A Scottish firefighter is returning to the scene of a devastating earthquake which killed 9,000 people to provide life-saving training to his Nepalese counterparts.
John Aitchison joined the UK’s International Search and Rescue Team’s (Isar) operation after the 2015 quake around the Nepal capital Kathmandu that also left thousands homeless.
It is mobilised to disasters round the world. Nepal’s location between two tectonic plates leaves it prone to large earthquakes.
The retained on-call firefighter and watch manager will head back there in November as the Scottish head of UK fire service charity Operation Florian. Aitchison is also a trainer who specialises in urban search and rescue at the Scottish Fire and Rescue Service’s (SFRS) training centre in Portlethen, near Aberdeen.
He will travel with Dundee-based watch manager Daniel Gall and firefighters Steven Adams and Jed Smith, who are fellow Isar members.
They hope that passing on their skills will enable the Nepalese emergency services to better tackle disasters.
Aitchison said his experience in Nepal had left him “rocked”.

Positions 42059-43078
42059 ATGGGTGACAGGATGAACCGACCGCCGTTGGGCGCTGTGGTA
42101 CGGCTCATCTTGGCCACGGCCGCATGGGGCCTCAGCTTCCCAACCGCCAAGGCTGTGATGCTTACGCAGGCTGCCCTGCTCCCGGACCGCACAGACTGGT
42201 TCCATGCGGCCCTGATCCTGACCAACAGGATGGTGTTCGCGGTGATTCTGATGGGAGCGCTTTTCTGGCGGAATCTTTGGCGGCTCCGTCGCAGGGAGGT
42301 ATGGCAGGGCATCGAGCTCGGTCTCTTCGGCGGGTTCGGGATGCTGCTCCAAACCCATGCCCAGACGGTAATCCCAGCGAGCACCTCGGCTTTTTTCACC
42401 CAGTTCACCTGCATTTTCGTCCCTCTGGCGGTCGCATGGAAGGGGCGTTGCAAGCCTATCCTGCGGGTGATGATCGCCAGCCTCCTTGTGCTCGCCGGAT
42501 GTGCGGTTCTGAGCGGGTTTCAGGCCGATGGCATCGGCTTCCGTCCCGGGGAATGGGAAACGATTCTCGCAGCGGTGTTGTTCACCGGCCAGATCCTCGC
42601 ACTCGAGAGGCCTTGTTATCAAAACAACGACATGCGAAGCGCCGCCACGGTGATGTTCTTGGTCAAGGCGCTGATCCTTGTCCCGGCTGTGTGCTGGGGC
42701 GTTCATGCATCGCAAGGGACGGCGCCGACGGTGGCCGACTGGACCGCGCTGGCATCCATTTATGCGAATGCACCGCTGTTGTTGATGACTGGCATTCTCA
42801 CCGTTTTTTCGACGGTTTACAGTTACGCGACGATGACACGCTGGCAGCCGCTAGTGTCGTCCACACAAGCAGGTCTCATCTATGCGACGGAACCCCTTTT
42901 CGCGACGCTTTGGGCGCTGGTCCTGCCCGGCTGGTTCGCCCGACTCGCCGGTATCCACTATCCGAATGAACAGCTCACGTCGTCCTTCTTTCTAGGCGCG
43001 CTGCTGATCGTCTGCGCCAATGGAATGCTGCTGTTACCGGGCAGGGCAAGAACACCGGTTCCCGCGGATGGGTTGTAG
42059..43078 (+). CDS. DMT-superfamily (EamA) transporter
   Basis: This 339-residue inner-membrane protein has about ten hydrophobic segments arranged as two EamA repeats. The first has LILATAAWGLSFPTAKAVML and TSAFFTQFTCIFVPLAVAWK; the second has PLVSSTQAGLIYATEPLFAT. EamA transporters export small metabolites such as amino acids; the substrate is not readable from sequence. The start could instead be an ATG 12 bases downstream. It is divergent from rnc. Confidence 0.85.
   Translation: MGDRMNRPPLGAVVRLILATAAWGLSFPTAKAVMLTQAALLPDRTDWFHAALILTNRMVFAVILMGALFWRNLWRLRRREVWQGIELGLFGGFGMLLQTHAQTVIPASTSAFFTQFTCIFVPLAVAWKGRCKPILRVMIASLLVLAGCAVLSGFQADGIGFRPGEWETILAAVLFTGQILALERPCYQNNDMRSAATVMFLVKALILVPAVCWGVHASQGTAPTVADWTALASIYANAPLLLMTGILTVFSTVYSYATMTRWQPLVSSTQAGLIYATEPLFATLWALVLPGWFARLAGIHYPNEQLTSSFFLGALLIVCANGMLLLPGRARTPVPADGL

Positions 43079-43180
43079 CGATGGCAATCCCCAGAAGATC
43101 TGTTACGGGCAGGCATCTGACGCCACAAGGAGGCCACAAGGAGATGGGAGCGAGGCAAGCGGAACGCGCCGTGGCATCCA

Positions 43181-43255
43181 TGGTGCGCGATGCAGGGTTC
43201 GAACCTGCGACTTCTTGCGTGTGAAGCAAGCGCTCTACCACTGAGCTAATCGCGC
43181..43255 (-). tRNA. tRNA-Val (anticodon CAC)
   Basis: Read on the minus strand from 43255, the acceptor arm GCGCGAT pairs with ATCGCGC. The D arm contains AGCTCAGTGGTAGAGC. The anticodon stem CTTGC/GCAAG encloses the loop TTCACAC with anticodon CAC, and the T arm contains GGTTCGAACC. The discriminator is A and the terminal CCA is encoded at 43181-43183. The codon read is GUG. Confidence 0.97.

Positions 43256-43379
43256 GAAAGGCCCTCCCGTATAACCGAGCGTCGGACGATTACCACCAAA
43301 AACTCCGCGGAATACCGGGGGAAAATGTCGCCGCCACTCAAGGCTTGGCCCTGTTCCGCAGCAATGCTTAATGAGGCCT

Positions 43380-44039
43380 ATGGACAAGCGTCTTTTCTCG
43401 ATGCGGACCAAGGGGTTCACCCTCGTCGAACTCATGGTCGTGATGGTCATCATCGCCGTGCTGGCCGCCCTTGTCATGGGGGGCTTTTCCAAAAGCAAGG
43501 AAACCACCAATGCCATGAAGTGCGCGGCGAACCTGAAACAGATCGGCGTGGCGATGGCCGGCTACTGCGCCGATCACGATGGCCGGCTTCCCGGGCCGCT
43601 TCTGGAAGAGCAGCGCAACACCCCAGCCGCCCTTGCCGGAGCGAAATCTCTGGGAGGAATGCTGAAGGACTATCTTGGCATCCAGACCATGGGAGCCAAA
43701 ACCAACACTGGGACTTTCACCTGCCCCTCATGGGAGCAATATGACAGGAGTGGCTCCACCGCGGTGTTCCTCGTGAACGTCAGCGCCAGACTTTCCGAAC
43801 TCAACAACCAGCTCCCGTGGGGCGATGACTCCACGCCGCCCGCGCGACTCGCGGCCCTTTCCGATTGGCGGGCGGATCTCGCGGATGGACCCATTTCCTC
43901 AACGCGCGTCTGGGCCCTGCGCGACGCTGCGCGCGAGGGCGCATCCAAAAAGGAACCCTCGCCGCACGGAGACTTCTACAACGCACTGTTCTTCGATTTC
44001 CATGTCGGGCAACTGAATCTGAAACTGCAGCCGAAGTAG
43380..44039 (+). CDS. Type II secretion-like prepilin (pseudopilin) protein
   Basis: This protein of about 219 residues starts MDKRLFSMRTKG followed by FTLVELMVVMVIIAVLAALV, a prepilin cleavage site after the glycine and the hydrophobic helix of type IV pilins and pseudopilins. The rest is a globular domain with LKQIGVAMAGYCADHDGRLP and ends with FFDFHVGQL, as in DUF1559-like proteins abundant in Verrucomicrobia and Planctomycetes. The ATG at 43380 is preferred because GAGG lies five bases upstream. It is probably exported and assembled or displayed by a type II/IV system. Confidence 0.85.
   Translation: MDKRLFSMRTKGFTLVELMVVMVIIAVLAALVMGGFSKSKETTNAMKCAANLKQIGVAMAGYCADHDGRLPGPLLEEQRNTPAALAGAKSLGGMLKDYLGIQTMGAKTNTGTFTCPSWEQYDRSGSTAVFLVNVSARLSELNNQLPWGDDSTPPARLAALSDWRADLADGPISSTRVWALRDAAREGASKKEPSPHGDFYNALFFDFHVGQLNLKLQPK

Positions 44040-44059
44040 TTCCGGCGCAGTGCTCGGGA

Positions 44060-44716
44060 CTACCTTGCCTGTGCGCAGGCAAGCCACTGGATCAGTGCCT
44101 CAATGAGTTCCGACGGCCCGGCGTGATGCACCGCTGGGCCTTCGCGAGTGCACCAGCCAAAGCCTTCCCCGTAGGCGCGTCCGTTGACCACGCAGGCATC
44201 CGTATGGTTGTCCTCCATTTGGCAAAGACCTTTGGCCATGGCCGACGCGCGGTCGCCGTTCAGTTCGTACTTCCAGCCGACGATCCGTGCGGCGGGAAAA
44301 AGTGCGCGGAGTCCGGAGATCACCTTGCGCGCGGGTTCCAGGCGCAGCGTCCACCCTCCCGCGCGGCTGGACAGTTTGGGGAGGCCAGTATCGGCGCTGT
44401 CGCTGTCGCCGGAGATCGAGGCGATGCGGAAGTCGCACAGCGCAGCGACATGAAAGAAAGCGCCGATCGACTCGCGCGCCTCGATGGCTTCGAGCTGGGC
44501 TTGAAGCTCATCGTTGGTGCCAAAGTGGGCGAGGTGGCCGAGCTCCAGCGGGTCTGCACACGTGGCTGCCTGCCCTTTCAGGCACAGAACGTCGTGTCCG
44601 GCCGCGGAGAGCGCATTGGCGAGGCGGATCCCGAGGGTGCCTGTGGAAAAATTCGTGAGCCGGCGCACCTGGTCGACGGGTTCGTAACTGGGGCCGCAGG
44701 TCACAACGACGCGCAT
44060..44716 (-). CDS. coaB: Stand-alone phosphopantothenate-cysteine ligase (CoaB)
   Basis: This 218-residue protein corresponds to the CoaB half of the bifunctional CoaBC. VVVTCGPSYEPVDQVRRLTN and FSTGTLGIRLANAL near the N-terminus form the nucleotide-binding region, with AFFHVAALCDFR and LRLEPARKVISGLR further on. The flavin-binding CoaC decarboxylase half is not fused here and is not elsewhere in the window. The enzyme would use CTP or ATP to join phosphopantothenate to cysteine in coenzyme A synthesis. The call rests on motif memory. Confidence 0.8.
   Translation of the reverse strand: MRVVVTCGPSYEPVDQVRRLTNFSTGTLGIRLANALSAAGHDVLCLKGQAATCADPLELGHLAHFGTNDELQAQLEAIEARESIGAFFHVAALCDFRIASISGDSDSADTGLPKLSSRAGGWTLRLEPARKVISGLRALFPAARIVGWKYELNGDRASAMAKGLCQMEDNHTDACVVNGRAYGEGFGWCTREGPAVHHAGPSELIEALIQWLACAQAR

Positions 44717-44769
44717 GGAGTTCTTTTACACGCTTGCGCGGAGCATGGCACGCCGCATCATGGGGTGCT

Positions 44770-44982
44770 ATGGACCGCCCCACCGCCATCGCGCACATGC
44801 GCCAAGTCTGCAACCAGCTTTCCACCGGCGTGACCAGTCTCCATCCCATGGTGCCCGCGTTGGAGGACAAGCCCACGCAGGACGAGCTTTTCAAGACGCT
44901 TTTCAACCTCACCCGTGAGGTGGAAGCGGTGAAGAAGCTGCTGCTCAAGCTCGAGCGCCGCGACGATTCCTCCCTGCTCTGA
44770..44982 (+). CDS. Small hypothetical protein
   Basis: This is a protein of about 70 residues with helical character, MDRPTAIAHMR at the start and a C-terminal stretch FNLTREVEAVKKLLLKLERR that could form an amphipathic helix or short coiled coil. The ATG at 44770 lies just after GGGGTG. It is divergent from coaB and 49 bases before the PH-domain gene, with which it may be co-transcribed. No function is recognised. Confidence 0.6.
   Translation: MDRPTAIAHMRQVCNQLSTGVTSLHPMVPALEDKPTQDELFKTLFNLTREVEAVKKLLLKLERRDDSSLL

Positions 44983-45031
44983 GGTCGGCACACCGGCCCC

He said: “When you get a shout in Scotland, you have a lot of fire engines behind you. But out in Nepal, it was me with a small first aid kit and my knowledge.
“I was taken aback by it all.
“The destruction was on a mass scale – everywhere you looked was flattened.
“I think everyone was in shock and awe because we were looking at whole villages wiped off the map.”
“One of my jobs was to go out into the hills and count how many people had died, how many were still alive and what aid was needed.
“I could see scars in the landscape and tell quite quickly there used to be a wee town up there. It rocked you to the core.”
Aitchison said he had been spurred to return by the limited help he had been able to provide before.
He has launched a £20,000 appeal to fund the trip.
The firefighter said: “There was a lot of frustration for me that I wasn’t able to do more, and that was what drove me to go back.
“It was almost something inside me – being a firefighter and feeling like you haven’t done enough. They [Nepalese emergency services] expect us to provide them with a quality service, which we do.
“They know all about the SFRS and respect us greatly – they are very eager to get us across to train them.
“When I was over last, I carried out a needs analysis and the biggest thing people said they required was urban search and rescue training.
“As part of this project we will be training people, who will in turn train others – it’s a cascading effect and you can have a massive impact on a country’s infrastructure.”
Aitchison has made numerous overseas trips with Operation Florian.
He said: “If you speak to any firefighter, they will tell you this is why they joined the service – they wouldn’t be in the job if they didn’t want to be a humanitarian and help people.”